The game selection is modest but deliberate, with the majority of the 30 games being first party franchises, including the mario games, zeldas, kirby, some black box games, and so on. There are a few third party games, including entries from NES-era third parties like Capcom, Konami, Tecmo, and others. Of course with only 30 games, you can't please everyone. While Nintendo tried to gather the best representation of what was available, licensing and ip ownership likely thwarted some titles from appearing (TMNT2: The Arcade Game, Mike Tyson's Punch-Out, Duck Tales, etc). Having said that, one glaring omission was the original Contra. Konami is still represented on the Classic, so why did they include the less popular Super C instead of the renowned original?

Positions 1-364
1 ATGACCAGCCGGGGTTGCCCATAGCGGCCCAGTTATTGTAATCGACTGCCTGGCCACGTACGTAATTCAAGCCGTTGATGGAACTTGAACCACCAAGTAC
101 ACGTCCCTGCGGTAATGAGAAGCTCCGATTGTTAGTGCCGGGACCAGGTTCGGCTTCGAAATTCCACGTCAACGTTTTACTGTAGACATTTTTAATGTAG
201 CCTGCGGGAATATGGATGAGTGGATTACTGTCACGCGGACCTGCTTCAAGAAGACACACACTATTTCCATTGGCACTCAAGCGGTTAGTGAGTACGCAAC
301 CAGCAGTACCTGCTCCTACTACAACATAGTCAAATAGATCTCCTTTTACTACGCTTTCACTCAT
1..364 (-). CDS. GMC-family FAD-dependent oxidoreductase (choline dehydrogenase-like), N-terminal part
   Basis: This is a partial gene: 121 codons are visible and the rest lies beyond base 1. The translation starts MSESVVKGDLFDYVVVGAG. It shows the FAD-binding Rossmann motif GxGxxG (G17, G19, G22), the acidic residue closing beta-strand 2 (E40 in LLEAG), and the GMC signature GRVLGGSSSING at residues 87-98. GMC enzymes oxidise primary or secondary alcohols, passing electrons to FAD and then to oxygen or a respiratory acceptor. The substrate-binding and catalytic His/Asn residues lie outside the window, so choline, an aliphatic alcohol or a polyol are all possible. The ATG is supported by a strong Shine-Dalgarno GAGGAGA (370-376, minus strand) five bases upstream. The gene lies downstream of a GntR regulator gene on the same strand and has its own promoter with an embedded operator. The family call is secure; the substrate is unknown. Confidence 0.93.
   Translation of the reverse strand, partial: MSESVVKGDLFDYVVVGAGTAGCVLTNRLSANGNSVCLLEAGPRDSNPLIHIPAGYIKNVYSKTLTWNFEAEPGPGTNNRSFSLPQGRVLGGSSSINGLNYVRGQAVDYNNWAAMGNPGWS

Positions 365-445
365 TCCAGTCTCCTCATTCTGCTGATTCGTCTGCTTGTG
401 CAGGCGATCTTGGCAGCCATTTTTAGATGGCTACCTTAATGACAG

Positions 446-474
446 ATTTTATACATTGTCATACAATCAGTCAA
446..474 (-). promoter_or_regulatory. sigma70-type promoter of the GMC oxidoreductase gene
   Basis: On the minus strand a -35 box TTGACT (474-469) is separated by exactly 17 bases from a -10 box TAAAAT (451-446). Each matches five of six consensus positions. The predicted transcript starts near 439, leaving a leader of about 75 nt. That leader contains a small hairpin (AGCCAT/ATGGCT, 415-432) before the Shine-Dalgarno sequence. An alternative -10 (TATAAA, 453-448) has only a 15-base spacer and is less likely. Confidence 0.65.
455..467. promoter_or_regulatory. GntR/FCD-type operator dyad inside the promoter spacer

An interesting development is that there are now Chinese knock-offs proliferating the market. These have extremely similar packaging, and to the untrained eye would appear as genuine. There are several iterations of this bootleg. some have hdmi video output, some do not. Some offer the original lineup of games, some have many more. The physical case and appearance are very close. I don't have one, but I have watched several YouTube videos on the fakes and they are remarkably indistinguishable. I haven't seen a fake this convincing since the Ginga Fukei Densetsu repros a few years back. Be careful if you buy online.
Can you tell what is off about this package?

Using Hackchi, I was able to add custom folder images